Are College Admissions Directors Out Of Touch With The Rest of Us?

A new survey of 576 college admissions directors about the state of student indebtedness gives us a sneak peek into the beliefs of those who create financial aid policies at both public and private colleges and universities in America.   And spoiler alert – the news isn’t good.

This survey, developed jointly by Inside Higher Ed editors and Gallup researchers and consultants, takes the pulse of key university administrators about issues regarding average student indebtedness.  According to the Project on Student Debt, the average loan debt accrued after four years of a college education is now $25,250., an all-time high.  These loans come from all sources: government, university and private sources.

Not surprisingly, when asked to identify the most “reasonable” debt range for a four year program, 42% of surveyed admissions directors chose the current $20K-$30K range.  More importantly, though, a full 28% of private college admissions directors and 12% of public college admissions directors chose the $30K-$50K range as a reasonable debt range.  This leaves the average person wondering what these people are thinking because their opinions are very much at odds with public opinion.

The reality is that a full 53% of college graduates under the age of 25 are either unemployed or under-employed, way up from 41% in 2000.  According to the Oraganization for Economic Cooperation and Development (OECD), these figures suggest that new college graduates actually fare worse than other sectors in the job market.

So what are these college admissions directors thinking?

Having been a college admissions dean for many years, I understand the ‘silo effect’ created by working within an organization, and the pressure to enroll a class while meeting all of that institution’s needs.  You can only do what you can do within the culture of your university.  There is a financial aid budget allotted annually that must be spread around to cover as much student need as possible, but often it just is not enough.  Most private colleges use the policy known as “gapping” – offering aid but not enough to meet the need of the admitted student who must then make up the difference with loans or sources of income outside of the family income/asset stream.  Private loans usually carry a higher interest rate, making the cost of college more than originally estimated.  Most applicants are unaware of this when they apply.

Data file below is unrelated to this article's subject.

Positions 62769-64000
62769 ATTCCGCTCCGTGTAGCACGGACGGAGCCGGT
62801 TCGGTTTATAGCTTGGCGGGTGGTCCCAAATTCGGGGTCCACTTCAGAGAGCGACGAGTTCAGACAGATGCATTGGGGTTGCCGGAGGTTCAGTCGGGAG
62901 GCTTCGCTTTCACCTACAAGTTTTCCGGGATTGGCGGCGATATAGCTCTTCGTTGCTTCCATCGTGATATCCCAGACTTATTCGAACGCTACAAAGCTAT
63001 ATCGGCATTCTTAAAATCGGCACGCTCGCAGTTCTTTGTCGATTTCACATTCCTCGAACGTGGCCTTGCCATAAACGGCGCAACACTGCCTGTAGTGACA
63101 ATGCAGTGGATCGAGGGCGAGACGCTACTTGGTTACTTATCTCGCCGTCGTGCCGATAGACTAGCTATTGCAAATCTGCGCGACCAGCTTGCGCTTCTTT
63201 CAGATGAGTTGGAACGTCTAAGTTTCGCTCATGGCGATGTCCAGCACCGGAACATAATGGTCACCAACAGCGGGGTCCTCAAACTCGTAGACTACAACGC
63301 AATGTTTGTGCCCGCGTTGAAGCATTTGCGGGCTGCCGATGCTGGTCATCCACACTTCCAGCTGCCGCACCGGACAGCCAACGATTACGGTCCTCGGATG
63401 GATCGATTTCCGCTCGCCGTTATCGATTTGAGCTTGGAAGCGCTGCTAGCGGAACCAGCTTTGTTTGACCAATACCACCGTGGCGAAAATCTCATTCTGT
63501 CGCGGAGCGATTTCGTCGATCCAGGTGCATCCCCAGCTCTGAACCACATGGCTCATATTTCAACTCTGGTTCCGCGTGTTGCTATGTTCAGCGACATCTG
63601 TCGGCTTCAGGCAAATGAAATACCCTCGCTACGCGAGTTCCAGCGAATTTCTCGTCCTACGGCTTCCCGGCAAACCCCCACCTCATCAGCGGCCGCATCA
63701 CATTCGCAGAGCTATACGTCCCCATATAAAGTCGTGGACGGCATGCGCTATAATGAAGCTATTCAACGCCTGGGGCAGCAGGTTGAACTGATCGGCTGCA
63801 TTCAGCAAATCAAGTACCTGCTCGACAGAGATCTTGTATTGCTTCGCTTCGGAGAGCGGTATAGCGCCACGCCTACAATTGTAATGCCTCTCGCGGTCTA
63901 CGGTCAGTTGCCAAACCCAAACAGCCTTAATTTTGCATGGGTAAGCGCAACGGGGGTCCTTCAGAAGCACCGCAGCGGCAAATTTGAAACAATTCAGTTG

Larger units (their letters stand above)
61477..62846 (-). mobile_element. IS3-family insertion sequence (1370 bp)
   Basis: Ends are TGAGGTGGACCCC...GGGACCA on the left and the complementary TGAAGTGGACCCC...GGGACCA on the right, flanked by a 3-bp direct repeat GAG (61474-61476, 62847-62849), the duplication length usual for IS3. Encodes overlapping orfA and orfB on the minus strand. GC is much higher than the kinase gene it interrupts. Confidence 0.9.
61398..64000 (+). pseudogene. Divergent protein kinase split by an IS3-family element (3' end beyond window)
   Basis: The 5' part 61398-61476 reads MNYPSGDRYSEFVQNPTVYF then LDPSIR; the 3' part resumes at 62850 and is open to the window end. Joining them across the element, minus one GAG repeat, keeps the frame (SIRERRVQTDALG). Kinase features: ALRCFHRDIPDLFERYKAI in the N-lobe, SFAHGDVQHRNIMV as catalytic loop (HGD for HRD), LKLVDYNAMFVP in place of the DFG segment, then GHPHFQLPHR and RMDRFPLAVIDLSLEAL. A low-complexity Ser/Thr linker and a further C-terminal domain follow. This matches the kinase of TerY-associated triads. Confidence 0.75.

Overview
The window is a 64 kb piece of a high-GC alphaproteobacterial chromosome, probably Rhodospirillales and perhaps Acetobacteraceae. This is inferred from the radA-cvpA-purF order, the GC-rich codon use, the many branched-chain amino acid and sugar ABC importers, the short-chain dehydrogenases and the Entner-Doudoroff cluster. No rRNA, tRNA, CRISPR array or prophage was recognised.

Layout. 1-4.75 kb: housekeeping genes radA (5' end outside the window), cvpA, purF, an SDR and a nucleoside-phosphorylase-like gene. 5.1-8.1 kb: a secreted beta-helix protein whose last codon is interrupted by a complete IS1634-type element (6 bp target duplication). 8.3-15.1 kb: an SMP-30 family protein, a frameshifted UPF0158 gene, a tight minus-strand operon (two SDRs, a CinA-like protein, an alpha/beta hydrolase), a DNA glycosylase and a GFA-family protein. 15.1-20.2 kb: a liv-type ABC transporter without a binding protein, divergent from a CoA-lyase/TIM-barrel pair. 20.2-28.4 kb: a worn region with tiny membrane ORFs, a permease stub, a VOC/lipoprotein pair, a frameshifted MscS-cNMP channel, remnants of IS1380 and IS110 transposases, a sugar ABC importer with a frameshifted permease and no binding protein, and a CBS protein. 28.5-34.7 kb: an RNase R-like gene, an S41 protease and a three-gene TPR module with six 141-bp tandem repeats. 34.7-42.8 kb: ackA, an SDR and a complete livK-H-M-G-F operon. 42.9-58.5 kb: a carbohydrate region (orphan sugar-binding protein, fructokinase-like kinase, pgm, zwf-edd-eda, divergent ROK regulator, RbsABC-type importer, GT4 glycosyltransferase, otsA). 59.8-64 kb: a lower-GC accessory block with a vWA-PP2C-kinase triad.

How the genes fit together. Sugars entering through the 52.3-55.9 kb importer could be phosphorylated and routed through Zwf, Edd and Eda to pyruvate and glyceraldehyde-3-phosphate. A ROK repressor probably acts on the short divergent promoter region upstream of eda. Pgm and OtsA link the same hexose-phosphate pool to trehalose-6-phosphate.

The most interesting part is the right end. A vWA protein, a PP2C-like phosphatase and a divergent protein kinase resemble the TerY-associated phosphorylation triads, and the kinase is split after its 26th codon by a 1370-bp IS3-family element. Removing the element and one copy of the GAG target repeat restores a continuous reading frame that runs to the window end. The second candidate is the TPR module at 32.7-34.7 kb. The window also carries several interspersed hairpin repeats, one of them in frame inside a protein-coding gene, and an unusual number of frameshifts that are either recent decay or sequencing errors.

While I can understand the opinions represented in this survey, I fundamentally disagree with the entire way we support education in this culture.  We seem to have no national consensus about what education should be now, how it should serve the citizenry.  There is currently little connection between the degrees students earn in college and available job opportunities.  No one is driving this bus.

When I went to college back in the Baby Boomer days, education was a mind expander designed to open the world and help us think critically about the great issues of the day.  In that very different world, is no surprise that this happened coincident with the Civil Rights, anti-war and Feminist movements.  Today, however, with the world moving on at astonishing speed, admissions directors are reporting that 96% of parents and 84% of students are focused on that gold ring of employment at the end of a 4 year degree.

And herein lies the disconnect.

Once again, we are looking for the leadership within the college/university community to help structure a Deep Rethink of the whole process.  What are we actually doing when we charge $50K+ annually for a rite of passage with just the vaguest of promises of employment, when so many graduates often have no way to repay those borrowed dollars at the end?

How much do we really value education in the US anyway?